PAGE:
February 04, 2015
The lowly crappie is Missouri's "meat and potatoes" fish. More anglers fish for crappie than any other fish. To say crappie are important for Missouri anglers is an absolute understatement. And management efforts by Missouri Department of Conservation biologists, make crappie fishing one of the best fishing opportunities in 2015.
Missouri has been a crappie management leader since the early 1970s when MDC research biologists discovered many of their old crappie management approaches were wrong. What they discovered changed crappie management in Missouri and throughout the Southern United States. Before 1970 most fisheries biologists and anglers believed that many of our lakes' crappie populations were "stunted," resulting in large populations of small crappie. Early management encouraged anglers to harvest as many crappie as possible.
So what changed?
"Stunting" is a misnomer, suggesting crappie were slow in growing because they were overpopulating their environment. MDC researchers found crappie were not stunted, but rather anglers were the problem, removing most large, quality-sized individuals annually, leaving only small, young crappie. Annual reproduction replenished individuals. However, before crappie had a chance to grow large, anglers harvested them. That revelation was 180 degrees different from previous management beliefs.
Over the next 20 years MDC established length and creel limits on most large Missouri lakes and many small community lakes, restricting overharvest of large crappie. This change resulted in larger crappie populations, with multi-aged and larger fish, and some of the best crappie fishing in the nation.
What can we expect in 2015? Where can Missouri anglers find good or even excellent crappie fishing? When I questioned biologists and guides, all of them said anglers would experience good to excellent crappie fishing this year. They also told me it was too early to know what last fall's sampling would show. Fisheries biologists sample most major lakes in the fall to determine population dynamics — estimate reproduction, year-class strength, size of individual age groups, and so forth — and compare results with previous years to assess what anglers can expect the next year. However, without 2014 sampling data available, we have to look at the 2013 sampling information to make predictions. The improvement in crappie management in all of Missouri's large lakes has allowed crappie populations to stabilize.
After reviewing the sampling information, let me predict the best Missouri crappie lakes for 2015, and along the journey provide fishing tips to improve your fishing success.
This one, arguably, may be Missouri's best crappie lake, according to management biologists and local anglers. And I agree. It's one of Missouri's newer lakes, constructed on the Osage River to "control" flooding. When fully flooded, Truman Lake covers a huge number of relatively shallow acres, with trees and shrubs that provide great spawning habitat in spring and escape cover in late fall and winter. Biologists recommend crappie anglers start their search for spawning crappie up in the headwaters of the lake, and then follow the spawn downstream as waters warm. (Contact information: http://www.bucksaw.com/fishingreport.htm; MDC: 660-885-6981)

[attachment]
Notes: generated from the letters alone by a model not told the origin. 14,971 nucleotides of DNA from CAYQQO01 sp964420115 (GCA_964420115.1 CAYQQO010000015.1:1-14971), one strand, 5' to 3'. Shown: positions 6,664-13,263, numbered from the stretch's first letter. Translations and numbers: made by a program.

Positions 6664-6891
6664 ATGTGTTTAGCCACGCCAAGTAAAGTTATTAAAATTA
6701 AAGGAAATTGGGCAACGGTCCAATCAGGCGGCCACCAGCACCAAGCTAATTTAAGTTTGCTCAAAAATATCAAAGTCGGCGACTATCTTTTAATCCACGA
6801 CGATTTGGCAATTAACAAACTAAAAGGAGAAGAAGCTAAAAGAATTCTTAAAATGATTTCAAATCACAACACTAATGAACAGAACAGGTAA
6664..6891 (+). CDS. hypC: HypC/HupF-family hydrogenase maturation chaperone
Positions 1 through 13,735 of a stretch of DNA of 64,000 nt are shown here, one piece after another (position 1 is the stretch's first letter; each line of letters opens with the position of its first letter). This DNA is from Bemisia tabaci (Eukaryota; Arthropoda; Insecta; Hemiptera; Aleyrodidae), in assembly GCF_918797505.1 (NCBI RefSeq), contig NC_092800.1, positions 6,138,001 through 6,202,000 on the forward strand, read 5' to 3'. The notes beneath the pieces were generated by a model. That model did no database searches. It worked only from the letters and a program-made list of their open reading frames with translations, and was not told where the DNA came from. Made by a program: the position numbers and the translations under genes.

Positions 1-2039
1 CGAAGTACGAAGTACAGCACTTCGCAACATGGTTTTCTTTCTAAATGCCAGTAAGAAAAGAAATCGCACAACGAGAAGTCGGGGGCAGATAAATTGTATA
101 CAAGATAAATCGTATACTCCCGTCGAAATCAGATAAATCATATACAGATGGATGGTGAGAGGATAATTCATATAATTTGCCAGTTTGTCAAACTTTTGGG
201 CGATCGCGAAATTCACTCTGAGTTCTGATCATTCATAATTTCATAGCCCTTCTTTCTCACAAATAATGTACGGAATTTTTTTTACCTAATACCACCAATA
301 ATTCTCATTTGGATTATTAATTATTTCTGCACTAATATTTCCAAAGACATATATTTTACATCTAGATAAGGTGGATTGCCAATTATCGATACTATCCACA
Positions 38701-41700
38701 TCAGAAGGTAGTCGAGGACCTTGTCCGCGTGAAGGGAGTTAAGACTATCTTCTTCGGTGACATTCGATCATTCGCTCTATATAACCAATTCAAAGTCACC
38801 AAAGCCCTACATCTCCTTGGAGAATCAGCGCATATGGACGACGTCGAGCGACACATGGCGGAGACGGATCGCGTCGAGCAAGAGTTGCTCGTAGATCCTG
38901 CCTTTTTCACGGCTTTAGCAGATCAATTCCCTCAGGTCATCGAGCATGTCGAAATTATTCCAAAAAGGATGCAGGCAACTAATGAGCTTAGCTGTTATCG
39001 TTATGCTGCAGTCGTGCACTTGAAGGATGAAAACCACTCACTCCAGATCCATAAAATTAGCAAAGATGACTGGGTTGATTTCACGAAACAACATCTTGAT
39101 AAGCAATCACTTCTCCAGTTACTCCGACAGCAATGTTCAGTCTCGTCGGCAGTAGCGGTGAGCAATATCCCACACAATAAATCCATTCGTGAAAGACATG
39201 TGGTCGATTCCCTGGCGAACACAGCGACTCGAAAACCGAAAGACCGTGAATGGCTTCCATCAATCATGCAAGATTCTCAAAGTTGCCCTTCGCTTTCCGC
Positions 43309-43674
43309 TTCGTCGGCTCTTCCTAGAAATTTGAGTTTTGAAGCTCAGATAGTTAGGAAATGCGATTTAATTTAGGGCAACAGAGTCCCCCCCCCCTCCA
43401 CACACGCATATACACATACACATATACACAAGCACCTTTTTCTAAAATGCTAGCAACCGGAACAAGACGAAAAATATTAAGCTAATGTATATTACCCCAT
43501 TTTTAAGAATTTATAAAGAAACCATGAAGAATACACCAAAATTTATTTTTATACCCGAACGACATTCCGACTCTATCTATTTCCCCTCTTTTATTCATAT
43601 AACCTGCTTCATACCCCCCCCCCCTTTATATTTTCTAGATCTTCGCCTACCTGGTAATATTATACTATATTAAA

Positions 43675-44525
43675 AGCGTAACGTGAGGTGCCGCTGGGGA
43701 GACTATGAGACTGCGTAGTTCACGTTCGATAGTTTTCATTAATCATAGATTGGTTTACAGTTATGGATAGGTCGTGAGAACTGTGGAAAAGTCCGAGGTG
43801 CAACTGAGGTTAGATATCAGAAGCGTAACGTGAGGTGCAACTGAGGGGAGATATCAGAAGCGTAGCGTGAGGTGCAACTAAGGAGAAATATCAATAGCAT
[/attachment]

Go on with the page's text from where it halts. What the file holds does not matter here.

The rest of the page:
After the spring spawn and the water warms, Truman crappie move to timbered flats and steep banks, holding tight to standing timber at 10 to 15 feet of depth. In fall and winter, they reverse and move to shallow water habitat. Management biologists also recommend anglers seek out established cedar tree brushpiles.
LAKE OF THE OZARKS
Lake of the Ozarks is Missouri's second oldest lake (Lake Taneycomo is the oldest) and arguably the most productive fish producer in the state. Year in and year out, it produces great crappie populations and great crappie fishing. With that said, biologists report crappie fishing will only be fair to good in 2015. The most recent sampling (2013) suggests crappie in the Glaze and Niangua arms were equal to or larger than the 9-inch length limit. Anglers need to check out the MDC's installed brushpiles for crappie concentrations.
I suspect crappie fishing will be better, than fair or good. This lake differs from any other large Missouri lake. It was built in the 1930s and lands along the edge are heavily developed with homes, resorts, and docks. Almost without exception, dock owners have installed crappie attractors, sinking cedar trees and other woody debris near docks. During a recent fishing trip with Big Ed Jranko, fishing guide and owner of Bass & Baskets (573-964-5028) on the lake's main arm, he pointed out numerous dock brushpiles, all holding crappie. He explained the best crappie brushpiles were those with relatively open space for small baitfish and crappie. Cedar trees, he said, rapidly accumulate gunk making it difficult for crappie and other small fish to seek shelter.
During the spring spawn, check out backs of coves. In summer as the water warms, crappie move out to brushpiles and other woody debris in 15 to 20 feet of water, holding near the thermocline. That water depth and fish concentrations became very apparent during my fishing trip with Big Ed. Although mid-summer, the lake was relatively clear with visibly down to 9 or 10 feet. Ed said this was a consequence of building Truman Dam in headwaters. The dam reduces silt mud flowing into the lake.
TABLE ROCK LAKE